The Constitutional Chamber of the Supreme Court (Sala IV) on Friday ordered the Executive Branch to suspend the signing and publication of a recently passed anti-smoking bill.
At 11:30 a.m., the Sala IV responded to a consultation made by 10 lawmakers to determine if the new law contradicts constitutional principles.
The Legislative Assembly approved the anti-tobacco bill in a second debate Feb. 27, and the bill awaited President Laura Chinchilla’s signature to be published into law in the official government newspaper La Gaceta.
The process is now stalled until Sala IV rules on the bill’s constitutionality. The court has 30 days to issue a ruling. If the Sala IV determines certain aspects of the bill are unconstitutional, it could delay the implementation of anti-smoking reforms even longer. The decision came despite the bill’s approval by lawmakers in a 45-2 vote.
Rita Chaves, of the Access Without Exclusion Party, expressed outrage at the court’s decision through her Twitter account. Chaves, who led the committee drafting the bill, wrote “not a single law exists that permits the court to the executive branch to not enact a law.”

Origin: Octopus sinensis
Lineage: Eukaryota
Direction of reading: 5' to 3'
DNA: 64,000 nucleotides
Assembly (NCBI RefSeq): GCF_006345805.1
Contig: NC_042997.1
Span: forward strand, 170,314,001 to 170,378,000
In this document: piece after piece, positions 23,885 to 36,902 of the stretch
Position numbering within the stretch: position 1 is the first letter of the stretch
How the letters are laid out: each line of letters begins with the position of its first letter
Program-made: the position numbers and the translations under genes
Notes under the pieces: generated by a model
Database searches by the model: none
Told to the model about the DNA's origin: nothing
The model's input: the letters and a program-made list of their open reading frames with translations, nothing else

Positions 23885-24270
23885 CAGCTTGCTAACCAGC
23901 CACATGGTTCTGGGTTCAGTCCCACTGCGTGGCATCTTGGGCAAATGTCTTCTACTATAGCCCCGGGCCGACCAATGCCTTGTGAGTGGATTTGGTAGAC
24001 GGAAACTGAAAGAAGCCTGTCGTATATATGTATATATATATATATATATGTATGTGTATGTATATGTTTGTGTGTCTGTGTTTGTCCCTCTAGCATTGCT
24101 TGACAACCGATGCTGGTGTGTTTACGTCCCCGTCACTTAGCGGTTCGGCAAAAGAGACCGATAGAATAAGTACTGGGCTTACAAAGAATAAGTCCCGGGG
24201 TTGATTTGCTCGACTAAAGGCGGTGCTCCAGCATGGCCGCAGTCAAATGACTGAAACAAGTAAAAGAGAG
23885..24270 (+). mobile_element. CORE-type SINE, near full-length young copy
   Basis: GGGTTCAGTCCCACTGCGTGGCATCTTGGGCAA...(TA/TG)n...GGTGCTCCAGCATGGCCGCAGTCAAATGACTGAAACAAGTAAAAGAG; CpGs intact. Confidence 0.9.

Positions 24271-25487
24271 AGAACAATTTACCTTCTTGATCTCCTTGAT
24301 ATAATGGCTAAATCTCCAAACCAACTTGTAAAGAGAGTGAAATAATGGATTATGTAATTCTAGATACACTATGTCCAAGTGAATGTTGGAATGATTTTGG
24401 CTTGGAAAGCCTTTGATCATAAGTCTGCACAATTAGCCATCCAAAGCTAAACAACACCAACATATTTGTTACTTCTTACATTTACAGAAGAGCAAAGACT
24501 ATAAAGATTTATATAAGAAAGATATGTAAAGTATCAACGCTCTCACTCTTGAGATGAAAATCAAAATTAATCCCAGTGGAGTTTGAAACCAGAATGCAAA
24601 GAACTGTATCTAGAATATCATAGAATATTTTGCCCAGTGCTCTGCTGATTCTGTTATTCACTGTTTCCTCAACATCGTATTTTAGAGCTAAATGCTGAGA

However, the president stated she would abide by the court’s decision.
The bill bans smoking in places such as bars, restaurants, public buildings, bus stops and taxi stands. Individual cigarettes will be taxed an extra ₡20 (4 cents). The bill requires cigarette packs to display text and photo warnings on at least 50 percent of the box. Guatemala, Honduras and Panama already have approved similar measures in past years.